HORRY COUNTY, SC (WMBF) - It's the end of July and we still have a few months to deal with pesky mosquito bites, but it could get worse since the chemicals Horry County uses to control the insects is running low.
The county supervisor for the mosquito control program, Terrill Mincey, tells WMBF News the season started early with rainy conditions in May, June and July leading to the large mosquito population.
"Our chemical budget was anywhere from $120,000 to $150,000 a year to buy chemicals. Our whole program is $500,000 and we've just about gone through all that this year," explains Mincey.
Control officers have been spraying from their trucks, and also using aerial means to get the insects under control. The Waccamaw River is receding, after weeks of flooding so mosquitoes are moving to smaller pools in wooded areas to breed.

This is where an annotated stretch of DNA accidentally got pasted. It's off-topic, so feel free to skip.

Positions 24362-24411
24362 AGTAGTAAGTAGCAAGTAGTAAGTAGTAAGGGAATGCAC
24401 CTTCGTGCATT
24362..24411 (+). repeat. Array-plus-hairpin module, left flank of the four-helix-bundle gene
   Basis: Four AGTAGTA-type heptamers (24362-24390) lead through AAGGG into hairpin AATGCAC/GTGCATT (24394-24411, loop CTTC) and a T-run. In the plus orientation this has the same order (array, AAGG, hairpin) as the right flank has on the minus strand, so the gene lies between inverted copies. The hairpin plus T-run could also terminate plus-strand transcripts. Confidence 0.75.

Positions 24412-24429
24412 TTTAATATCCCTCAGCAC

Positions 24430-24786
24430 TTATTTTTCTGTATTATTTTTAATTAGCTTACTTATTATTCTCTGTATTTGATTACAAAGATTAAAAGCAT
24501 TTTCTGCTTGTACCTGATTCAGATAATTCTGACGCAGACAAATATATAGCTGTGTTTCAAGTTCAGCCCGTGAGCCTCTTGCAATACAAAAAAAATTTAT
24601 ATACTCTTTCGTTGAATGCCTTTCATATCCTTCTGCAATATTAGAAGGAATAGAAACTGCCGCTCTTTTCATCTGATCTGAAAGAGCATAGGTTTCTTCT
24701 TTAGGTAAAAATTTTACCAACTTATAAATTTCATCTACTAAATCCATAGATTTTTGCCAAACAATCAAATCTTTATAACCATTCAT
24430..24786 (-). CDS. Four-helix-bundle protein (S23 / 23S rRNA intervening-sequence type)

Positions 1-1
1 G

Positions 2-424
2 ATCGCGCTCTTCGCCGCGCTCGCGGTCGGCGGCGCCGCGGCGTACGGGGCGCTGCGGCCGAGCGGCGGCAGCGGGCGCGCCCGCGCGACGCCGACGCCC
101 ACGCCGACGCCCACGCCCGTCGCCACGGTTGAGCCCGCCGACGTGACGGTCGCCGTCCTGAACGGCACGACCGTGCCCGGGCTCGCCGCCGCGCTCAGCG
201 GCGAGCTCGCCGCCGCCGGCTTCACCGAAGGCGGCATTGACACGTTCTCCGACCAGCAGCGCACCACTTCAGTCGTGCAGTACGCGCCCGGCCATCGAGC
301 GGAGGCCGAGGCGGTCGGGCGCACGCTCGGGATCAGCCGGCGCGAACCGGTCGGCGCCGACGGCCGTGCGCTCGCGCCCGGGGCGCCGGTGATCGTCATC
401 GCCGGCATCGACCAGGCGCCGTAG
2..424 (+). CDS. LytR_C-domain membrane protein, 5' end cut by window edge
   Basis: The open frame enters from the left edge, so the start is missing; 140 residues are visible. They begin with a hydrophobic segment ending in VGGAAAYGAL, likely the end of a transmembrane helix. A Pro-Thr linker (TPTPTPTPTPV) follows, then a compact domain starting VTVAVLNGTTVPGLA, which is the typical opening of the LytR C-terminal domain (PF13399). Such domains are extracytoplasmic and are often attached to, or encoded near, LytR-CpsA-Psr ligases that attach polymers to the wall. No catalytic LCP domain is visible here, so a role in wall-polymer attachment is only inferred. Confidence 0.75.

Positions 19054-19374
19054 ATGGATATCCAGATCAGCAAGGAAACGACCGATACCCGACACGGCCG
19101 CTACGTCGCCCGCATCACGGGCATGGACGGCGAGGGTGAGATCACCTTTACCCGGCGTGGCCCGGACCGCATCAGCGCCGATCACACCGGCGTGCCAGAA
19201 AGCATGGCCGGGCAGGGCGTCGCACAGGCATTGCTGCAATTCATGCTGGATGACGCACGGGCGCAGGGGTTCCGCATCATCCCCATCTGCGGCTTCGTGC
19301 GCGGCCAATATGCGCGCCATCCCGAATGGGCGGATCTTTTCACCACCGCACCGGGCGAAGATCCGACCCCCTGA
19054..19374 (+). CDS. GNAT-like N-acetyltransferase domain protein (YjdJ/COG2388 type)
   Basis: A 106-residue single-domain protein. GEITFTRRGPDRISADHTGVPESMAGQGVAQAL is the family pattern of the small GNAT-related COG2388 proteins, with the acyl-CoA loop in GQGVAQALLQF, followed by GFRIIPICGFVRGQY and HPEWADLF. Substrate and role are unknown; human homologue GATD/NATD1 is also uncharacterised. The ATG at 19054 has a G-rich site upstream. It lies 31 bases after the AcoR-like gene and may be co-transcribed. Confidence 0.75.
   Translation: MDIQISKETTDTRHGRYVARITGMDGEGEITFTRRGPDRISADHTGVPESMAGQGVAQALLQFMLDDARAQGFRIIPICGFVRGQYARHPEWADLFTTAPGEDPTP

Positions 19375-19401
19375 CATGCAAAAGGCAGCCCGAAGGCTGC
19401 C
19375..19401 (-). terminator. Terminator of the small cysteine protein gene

Mincey said they're going to do what they can to continue to spray. "We aren't just doing this to be doing it. We do it for health purposes. Mosquitoes carry diseases. That's the only reason we spray and have the program to prevent mosquito born diseases."
James Holbert is a Conway resident who believes the county program to spray mosquitoes has helped over the years. "I grew up on the Waccamaw River back up in the swamps. They (mosquitoes) were really bad there just might have picked up and fly off with you those days."
Holbert said he isn't too concerned if Horry County runs out of chemicals, but others Elizabeth Tyrkala, of Myrtle Beach, admits the news has her worried. "That's not good with summer just starting. We have all August and September to go."
Mincey said mosquitoes will still breed in the county until the first frost, which is sometime after September.